26 The Archive of the Evangelical Church of the Augsburg Confession (Archiwum Kościoła Ewangelicko-Augsburskiego, AKEA), a letter from Rev. Henryk Wegener-Wojnowski to the Rt Rev. Jan Szeruda of 15 June 1951, unnumbered folio.

27 Ibid., The Resolution of the Consistory of 18 March 1952 concerning Strażnica Ewangeliczna, unnumbered folio; a letter from the Consistory of the Evangelical Church of the Augsburg Confession to Rev. Henryk Wegener-Wojnowski of 20 March 1952, unnumbered folio.

28 Ibid., a letter from the president of the Consistory, Brunon Umgelter, to Edward Głowacki of 20.09.1958, unnumbered folio.

29 AKEA, Resolution of the Synod of the Evangelical Church of the Augsburg Confession of 12.05.1957, unnumbered folio.

30 Strażnica Ewangeliczna no. 13, 1-15.07.1958, p. 203.

31 About the issues addressed in Zwiastun (The Herald) and other Evangelical periodicals in the interwar period cf. M. Wojciechowski, Nationalsozialistische Religionspolitik und der Kirchenkampf in Deutschland in Jahren 1933–1939 im Urteil der polnischen Kirchenpresse,[in:] Religionspolitik in Deutschland. Von der Frühen Neuzeit bis zur Gegenwart, ed. A. Doering-Manteuffel, K. Nowak, Stuttgart 1999.

32 The Central Archives of Modern Records (Archiwum Akt Nowych; AAN), the Denomination Office (Urząd do Spraw Wyznań; UdSW), catalogue no. 138/144, a letter of 28.10.1960 from the Rt Rev. Andrzej Wantuła to the Denomination Office with the agenda of the General Church Council on 27.11.1960, f. 11; AKEA, a letter from the president of the Consistory, Brunon Umgelter, to the Denomination Office of 6.12.1960, unnumbered folio.

33 IPN BU 01283/1545, an extract from the shorthand notes of the discussion, made by the source “Baranowski,” of 27.03.1960. (Strictly confidential, single copy), f. 63.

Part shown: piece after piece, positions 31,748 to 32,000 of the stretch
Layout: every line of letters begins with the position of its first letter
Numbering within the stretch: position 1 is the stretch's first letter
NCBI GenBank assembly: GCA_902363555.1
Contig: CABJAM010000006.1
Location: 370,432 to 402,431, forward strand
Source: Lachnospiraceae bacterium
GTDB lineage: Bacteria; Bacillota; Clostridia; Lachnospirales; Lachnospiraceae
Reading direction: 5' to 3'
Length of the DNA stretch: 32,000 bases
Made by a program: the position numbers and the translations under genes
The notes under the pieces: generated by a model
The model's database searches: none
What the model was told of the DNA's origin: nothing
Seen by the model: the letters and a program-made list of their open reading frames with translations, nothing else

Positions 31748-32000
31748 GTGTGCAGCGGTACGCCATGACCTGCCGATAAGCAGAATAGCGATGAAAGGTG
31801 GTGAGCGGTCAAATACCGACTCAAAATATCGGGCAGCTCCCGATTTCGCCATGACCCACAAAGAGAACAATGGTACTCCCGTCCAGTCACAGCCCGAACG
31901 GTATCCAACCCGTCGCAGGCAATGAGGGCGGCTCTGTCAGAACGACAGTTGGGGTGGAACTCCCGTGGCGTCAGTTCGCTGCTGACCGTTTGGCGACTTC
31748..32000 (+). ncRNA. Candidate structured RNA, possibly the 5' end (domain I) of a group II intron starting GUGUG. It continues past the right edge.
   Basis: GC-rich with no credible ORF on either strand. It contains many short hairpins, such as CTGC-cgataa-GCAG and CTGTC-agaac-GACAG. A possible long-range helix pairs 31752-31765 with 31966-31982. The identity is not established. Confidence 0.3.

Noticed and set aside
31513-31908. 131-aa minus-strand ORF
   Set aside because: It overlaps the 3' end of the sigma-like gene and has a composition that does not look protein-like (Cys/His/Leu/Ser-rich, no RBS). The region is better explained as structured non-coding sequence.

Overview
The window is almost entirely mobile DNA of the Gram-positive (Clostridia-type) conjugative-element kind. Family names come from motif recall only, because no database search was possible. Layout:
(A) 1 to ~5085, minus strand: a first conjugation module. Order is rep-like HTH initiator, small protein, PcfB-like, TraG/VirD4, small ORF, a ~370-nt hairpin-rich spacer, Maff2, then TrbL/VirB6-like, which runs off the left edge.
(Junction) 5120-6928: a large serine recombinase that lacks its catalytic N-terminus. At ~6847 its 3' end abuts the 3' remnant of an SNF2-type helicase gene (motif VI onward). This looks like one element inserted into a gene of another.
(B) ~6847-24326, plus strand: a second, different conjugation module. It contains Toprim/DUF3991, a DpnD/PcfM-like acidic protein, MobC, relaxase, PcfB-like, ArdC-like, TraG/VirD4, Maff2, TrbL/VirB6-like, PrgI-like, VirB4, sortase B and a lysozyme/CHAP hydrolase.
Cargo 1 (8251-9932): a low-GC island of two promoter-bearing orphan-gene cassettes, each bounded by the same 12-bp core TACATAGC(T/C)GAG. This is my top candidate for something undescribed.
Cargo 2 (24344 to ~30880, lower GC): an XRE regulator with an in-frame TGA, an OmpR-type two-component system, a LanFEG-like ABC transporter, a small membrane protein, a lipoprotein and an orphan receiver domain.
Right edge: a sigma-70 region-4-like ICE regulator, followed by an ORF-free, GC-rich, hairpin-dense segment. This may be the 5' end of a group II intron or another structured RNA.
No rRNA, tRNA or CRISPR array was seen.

34 IPN Ka 001/1102, vol. 2, Ministry of Internal Affairs Warszawa, report based on information provided by Secret Collaborator code-named “Wacław” of 30.03.1967, f. 59.

35 AAN, UdSW, catalogue no. 131/241, a letter from the “Zwiastun” publishing company to the Denomination Office of 2.12.1971, f. 80.

36 Ibid., a letter from the “Zwiastun” Publishing Company to the Denomination Office of 23.11.1971, f. 94.

37 AAN, UdSW, catalogue no. 131/241, a note of a conversation of Rev. Wojak with the deputy director of the Denomination Office Tadeusz Dusik, f. 91.

38 AKEA, Zwiastun, a letter from Karol Hławiczka to the editor of Zwiastun of 26.11.1972 r, unnumbered folio.

39 Ibid., a letter from the director of the “Zwiastun” Publishing Company to the General Office of Publications of 16.02.1973, unnumbered folio.

40 AAN, UdSW, catalogue no. 131/241, a note of a conversation of Rev. Wojak with the deputy director of the Denomination Office Tadeusz Dusik, f. 91.

41 This issue is elaborated on in: J. Kłaczkow, Polska emigracja protestancka w krajach anglosaskich w XIX i XX wieku (The Polish Protestant Immigrant Community in Anglo-Saxon Countries in the 19th and 20th Centuries), in: Dzieje Najnowsze  XXXIX, no. 4, 2007, p. 149-163; idem, Protestanckie wydawnictwa prasowe na ziemiach polskich w XIX i pierwszej połowie XX w. (Protestant Press publications in the Polish Lands in the 19th Century and in the First Half of the 20th Century),Toruń 2008, p. 60-61.

42 J. Szturc, Stowarzyszenia społeczne w polskim luteranizmie. Ujęcie historyczne (Social Associations in the Polish Lutheranism. A Historical Perspective),in: Kościoły luterańskie na ziemiach polskich (XVI-XX w.) (Lutheran Churches in the Polish Lands (the 16th-20th c.), ed. J. Kłaczkow. Toruń 2012 (forthcoming), p. 27 of the typescript.

43 In 2001, Bibliografia zawartości „Ewangelika Pszczyńskiego” za lata 1992-1997 (The Bibliography of the Content of “Ewangelik Pszczyński” in the Years 1992–1997) prepared by Jadwiga Badura was even published.

44 J. Szturc, Rozmowy z ewangelikami początku wieku (Conversations with Evangelicals from the Beginning of the Century), Katowice 2008.

45 W. Bertman, A. Sokół, Książka i prasa ewangelicka w Polsce po 1989 r. Zarys zagadnienia i stan badań (The Evangelical Book and Press after 1989 in Poland. An Outline of the Issue and the State of Research), [in:] “Toruńskie Studia Bibliologiczne” 2011, no. 1 (6), p. 115.

46 Ibid., p. 112.